Teacher Education, Educational Leadership & Policy ETDs

Publication Date

10-21-1979

Abstract

he ability to communicate effectively in oral language precedes the ability to create and interpret language in its written form. Some research studies have shown that reading is a language based activity, but the problem is that little has been done with the knowledge of language and language competencies children bring to school, especially those children who read early or before they come to school. Insights into the ways in which children use language at various stages of their development would greatly assist teachers and parents in fostering both oral language compe­tence and the ability to read and write.

The purpose of the study was two-fold. Its first intention was to evaluate two language assessment test instruments, the Bankson Language Screening Test and the Mean Length of Utterance Index, as indicators of language abilities. The study's second concern was with the rela­tionship these abilities have to reading achievement of second-semester kindergarten boys and girls who have had no formal instruction in reading.

Hypotheses:

1. Second-semester kindergarten boys' and girls' expressive language as measured by the Bankson Language Screening Test will show a significant relationship to reading achievement test scores as measured by the Woodcock Reading Mastery Test.

2. Second-semester kindergarten boys' and girls' Mean Length of Utterance will show a significant relationship to the reading achievement test scores as measured by the Woodcock Reading Mastery Test.

3. Second-semester kindergarten boys' and girls' Mean Length of Utterance will show a significant relationship to the expressive language scores as measured by the Bankson Language Screening Test.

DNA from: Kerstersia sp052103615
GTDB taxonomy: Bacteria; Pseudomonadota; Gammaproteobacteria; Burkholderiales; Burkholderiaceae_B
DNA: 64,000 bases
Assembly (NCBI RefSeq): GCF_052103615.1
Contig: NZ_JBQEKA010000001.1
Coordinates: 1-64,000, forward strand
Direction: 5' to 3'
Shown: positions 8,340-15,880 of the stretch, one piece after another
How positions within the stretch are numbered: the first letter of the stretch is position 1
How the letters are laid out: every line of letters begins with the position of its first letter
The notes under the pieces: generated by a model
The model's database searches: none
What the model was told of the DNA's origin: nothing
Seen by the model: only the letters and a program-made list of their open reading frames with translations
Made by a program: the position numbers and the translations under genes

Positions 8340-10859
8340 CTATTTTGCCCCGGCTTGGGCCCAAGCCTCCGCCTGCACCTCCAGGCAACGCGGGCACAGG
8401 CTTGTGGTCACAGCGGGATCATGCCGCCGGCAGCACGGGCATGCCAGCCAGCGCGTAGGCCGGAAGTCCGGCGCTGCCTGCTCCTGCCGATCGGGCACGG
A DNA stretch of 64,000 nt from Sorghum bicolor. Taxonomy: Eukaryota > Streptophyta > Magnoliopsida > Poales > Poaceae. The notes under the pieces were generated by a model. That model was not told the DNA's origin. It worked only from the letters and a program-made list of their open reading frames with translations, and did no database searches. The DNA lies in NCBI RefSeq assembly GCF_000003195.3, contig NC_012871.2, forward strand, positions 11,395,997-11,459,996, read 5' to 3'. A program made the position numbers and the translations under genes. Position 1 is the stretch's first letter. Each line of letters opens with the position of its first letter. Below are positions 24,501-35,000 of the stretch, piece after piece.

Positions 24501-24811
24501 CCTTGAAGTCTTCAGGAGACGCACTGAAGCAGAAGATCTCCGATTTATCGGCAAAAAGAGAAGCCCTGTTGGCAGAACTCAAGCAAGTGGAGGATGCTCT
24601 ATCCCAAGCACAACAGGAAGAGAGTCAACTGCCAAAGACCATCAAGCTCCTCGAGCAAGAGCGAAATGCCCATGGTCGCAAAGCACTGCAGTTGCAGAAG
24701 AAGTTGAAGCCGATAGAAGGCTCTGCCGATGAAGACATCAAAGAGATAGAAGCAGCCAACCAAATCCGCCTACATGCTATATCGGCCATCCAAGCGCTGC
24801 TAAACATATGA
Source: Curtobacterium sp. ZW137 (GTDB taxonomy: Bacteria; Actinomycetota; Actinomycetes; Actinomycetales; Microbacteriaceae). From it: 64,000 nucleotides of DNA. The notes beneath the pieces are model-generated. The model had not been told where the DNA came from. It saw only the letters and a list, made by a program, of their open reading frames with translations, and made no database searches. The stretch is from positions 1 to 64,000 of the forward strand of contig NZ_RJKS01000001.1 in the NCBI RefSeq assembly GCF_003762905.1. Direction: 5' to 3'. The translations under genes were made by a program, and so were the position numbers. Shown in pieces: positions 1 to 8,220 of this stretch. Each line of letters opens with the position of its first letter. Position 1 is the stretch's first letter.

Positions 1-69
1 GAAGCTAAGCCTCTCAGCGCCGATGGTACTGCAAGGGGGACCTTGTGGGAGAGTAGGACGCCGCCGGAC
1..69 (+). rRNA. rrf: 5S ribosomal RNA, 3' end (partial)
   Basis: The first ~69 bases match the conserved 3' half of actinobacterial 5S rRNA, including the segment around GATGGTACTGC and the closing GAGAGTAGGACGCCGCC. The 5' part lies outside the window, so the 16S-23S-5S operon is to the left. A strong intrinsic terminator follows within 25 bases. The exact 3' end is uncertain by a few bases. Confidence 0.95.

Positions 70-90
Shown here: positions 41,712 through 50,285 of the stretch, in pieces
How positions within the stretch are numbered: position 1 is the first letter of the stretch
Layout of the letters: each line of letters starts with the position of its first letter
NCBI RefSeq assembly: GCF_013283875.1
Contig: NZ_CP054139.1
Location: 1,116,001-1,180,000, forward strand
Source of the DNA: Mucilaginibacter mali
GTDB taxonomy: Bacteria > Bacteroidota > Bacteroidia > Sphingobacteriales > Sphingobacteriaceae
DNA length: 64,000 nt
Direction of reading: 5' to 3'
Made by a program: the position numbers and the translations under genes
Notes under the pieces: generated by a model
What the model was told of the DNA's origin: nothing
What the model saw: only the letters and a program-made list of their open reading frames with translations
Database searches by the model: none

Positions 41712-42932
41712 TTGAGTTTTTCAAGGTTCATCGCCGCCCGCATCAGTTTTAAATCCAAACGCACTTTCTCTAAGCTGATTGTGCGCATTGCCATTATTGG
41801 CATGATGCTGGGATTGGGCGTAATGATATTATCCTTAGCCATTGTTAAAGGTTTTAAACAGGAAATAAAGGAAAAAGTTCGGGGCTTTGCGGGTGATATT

A level of significance of 0.05 was required for rejec­tion or acceptance of the research hypotheses. The Bankson Language Screening Test showed a significant relationship with the Woodcock Reading Mastery Test, thus supporting hypothesis 1. The Mean Length of Utterance did not show a significant relationship with the Woodcock Reading Mastery Test; thus the research hypothesis 2 was rejected. There was also no significant relationship found between the Bankson Language Screening Test and the Mean Length of Utterance; thus research hypothesis 3 was rejected.

The following are the major findings of this study:

1. The readers demonstrated language abilities related to their proficiency in reading while not having any formal instruction in reading.

2. The Bankson Language Screening Test offers a moderate reliable assessment of young children's language as it relates to reading; thus this would serve as an indicator of strengths and weaknesses for setting up a program of in­struction.

3. The Mean Length of Utterance Index does not offer an assessment of young children's language as it relates to reading.

Document Type

Thesis

Degree Name

Elementary Education

Level of Degree

Doctoral

Department Name

Teacher Education, Educational Leadership & Policy

First Committee Member (Chair)

Miles Vernon Zintz

Second Committee Member

Russell Dewey Snyder

Third Committee Member

Zelda Ruth Maggart

Fourth Committee Member

Rodney Wilson Young

Fifth Committee Member

Marlis Mann

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